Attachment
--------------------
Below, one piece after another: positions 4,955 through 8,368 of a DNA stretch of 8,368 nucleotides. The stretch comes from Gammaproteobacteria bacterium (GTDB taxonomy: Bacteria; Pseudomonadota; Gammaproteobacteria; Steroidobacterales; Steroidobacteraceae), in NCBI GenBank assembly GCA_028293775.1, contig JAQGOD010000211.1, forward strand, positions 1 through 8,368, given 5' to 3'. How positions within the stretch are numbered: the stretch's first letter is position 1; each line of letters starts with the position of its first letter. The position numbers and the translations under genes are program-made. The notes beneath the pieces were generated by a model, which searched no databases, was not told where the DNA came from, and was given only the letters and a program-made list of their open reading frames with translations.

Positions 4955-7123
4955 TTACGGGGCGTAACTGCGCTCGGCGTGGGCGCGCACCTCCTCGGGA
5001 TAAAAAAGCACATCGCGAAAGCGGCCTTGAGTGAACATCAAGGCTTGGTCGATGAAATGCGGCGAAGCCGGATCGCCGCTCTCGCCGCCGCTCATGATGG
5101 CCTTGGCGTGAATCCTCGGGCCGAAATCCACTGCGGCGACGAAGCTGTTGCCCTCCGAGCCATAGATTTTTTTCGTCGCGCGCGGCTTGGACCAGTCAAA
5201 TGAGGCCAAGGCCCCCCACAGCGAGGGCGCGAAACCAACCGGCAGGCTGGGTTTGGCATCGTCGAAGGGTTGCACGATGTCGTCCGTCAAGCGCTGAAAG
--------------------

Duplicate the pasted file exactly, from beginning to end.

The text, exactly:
Below, one piece after another: positions 4,955 through 8,368 of a DNA stretch of 8,368 nucleotides. The stretch comes from Gammaproteobacteria bacterium (GTDB taxonomy: Bacteria; Pseudomonadota; Gammaproteobacteria; Steroidobacterales; Steroidobacteraceae), in NCBI GenBank assembly GCA_028293775.1, contig JAQGOD010000211.1, forward strand, positions 1 through 8,368, given 5' to 3'. How positions within the stretch are numbered: the stretch's first letter is position 1; each line of letters starts with the position of its first letter. The position numbers and the translations under genes are program-made. The notes beneath the pieces were generated by a model, which searched no databases, was not told where the DNA came from, and was given only the letters and a program-made list of their open reading frames with translations.

Positions 4955-7123
4955 TTACGGGGCGTAACTGCGCTCGGCGTGGGCGCGCACCTCCTCGGGA
5001 TAAAAAAGCACATCGCGAAAGCGGCCTTGAGTGAACATCAAGGCTTGGTCGATGAAATGCGGCGAAGCCGGATCGCCGCTCTCGCCGCCGCTCATGATGG
5101 CCTTGGCGTGAATCCTCGGGCCGAAATCCACTGCGGCGACGAAGCTGTTGCCCTCCGAGCCATAGATTTTTTTCGTCGCGCGCGGCTTGGACCAGTCAAA
5201 TGAGGCCAAGGCCCCCCACAGCGAGGGCGCGAAACCAACCGGCAGGCTGGGTTTGGCATCGTCGAAGGGTTGCACGATGTCGTCCGTCAAGCGCTGAAAG